Internet Shakespeare Editions

Author: William Shakespeare
Not Peer Reviewed

Hamlet (Quarto 1, 1603)


The Tragedy of Hamlet
Sleeping within my Orchard, my custome alwayes
745In the after noone, vpon my secure houre
Thy vncle came, with iuyce of Hebona
In a viall, and through the porches of my eares
Did powre the leaprous distilment, whose effect
750Hold such an enmitie with blood of man,
That swift as quickesilner, it posteth through
The naturall gates and allies of the body,
And turnes the thinne and wholesome blood
Like eager dropings into milke.
And all my smoothe body, barked, and tetterd ouer.
Thus was I sleeping by a brothers hand
760Of Crowne, of Queene, of life, of dignitie
At once depriued, no reckoning made of,
But sent vnto my graue,
With all my accompts and sinnes vpon my head,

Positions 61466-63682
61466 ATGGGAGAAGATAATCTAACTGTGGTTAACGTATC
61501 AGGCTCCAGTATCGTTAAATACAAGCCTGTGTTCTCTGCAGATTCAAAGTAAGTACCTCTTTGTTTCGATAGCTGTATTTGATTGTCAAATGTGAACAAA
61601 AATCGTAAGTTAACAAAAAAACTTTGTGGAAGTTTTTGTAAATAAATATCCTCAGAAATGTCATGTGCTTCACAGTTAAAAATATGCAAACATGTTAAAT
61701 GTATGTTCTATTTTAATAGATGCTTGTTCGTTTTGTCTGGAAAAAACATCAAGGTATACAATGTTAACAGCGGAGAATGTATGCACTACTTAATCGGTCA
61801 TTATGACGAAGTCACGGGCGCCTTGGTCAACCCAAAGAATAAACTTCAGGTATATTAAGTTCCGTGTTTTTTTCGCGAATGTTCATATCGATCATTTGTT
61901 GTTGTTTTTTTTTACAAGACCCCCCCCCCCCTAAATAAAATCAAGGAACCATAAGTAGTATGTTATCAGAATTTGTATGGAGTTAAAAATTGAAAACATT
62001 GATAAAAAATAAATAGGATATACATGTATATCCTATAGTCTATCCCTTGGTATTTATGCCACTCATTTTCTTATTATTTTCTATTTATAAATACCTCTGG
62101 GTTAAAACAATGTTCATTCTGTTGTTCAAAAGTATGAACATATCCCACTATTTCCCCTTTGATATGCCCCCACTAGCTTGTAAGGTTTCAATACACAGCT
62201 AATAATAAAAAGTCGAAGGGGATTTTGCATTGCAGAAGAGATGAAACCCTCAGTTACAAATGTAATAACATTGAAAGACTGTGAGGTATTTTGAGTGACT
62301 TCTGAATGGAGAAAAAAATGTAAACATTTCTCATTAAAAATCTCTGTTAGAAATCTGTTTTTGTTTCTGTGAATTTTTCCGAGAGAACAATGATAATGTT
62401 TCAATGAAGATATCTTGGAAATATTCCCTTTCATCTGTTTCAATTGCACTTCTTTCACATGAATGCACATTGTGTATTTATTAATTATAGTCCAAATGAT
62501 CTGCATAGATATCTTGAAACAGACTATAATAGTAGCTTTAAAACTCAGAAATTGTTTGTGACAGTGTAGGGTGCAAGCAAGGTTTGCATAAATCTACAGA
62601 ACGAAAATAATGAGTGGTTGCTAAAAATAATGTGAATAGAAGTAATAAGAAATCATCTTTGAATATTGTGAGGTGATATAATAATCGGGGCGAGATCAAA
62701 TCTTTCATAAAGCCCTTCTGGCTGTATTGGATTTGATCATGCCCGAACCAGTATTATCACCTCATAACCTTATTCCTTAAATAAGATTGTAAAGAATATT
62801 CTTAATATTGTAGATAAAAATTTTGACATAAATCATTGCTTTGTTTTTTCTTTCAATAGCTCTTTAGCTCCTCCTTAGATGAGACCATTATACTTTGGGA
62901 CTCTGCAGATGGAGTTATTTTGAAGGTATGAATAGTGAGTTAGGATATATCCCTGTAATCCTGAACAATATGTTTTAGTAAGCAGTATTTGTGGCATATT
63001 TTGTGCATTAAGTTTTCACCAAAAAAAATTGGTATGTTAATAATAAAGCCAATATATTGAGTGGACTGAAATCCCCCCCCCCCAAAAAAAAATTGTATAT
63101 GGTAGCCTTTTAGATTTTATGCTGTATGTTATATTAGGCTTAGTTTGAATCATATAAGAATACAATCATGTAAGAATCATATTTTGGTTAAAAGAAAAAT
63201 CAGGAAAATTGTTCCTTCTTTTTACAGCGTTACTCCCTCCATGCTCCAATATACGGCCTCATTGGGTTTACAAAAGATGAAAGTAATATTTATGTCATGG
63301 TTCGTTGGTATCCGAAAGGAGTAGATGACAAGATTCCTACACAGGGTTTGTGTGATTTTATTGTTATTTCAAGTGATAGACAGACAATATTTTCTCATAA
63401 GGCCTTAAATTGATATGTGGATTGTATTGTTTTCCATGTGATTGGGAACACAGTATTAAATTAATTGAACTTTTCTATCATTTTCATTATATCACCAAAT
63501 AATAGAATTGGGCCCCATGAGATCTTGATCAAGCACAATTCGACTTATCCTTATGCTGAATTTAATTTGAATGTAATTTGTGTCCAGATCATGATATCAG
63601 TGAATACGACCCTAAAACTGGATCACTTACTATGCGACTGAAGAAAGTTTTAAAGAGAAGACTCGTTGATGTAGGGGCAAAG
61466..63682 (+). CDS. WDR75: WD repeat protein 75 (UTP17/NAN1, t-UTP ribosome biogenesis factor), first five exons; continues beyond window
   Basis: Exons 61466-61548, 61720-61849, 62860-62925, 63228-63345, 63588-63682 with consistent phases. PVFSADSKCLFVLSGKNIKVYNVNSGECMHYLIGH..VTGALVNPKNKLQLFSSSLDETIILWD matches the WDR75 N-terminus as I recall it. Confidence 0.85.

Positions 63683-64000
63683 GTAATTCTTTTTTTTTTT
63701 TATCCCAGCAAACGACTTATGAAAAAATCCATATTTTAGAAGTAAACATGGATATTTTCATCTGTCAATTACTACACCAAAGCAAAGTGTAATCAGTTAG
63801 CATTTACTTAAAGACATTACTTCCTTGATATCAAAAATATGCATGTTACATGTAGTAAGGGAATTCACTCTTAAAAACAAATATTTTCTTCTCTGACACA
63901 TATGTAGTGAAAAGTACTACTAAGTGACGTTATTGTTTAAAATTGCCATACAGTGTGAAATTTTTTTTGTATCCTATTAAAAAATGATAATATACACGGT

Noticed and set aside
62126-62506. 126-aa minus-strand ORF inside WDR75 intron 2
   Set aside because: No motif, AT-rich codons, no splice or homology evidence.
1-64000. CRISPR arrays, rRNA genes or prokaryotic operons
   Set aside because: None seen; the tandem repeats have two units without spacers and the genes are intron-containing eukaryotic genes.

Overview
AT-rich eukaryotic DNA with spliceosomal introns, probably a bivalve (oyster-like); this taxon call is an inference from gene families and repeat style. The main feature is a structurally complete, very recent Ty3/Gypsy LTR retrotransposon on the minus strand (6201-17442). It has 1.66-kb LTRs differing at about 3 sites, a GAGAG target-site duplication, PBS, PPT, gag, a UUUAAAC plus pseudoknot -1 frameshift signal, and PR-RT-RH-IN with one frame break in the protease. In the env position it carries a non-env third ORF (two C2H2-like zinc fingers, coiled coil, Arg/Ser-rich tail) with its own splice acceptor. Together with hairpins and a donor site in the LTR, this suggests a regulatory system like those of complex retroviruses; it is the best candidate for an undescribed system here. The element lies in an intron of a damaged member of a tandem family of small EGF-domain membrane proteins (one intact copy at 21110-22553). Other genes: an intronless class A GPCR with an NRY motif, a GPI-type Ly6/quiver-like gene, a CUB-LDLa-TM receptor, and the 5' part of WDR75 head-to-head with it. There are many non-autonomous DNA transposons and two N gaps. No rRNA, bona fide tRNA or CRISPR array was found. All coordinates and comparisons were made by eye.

765O horrible, most horrible!
765.1Ham. O God!
ghost If thou hast nature in thee, beare it not,
But howsoeuer, let not thy heart
770Conspire against thy mother aught,
Leaue her to heauen,
And to the burthen that her conscience beares.
I must be gone, the Glo-worme shewes the Martin
To be neere, and gin's to pale his vneffectuall fire:
Hamlet adue, adue, adue: remember me.
Exit
Ham. O all you hoste of heauen! O earth, what else?
And shall I couple hell; remember thee?
Yes thou poore Ghost; from the tables
Of my memorie, ile wipe away all sawes of Bookes,
All triuiall fond conceites
That euer youth, or else obseruance noted,
And thy remembrance, all alone shall sit.
Yes, yes, by heauen, a damnd pernitious villaine,
Murderons, bawdy, smiling damned villaine,
(My tables) meet it is I set it downe,
That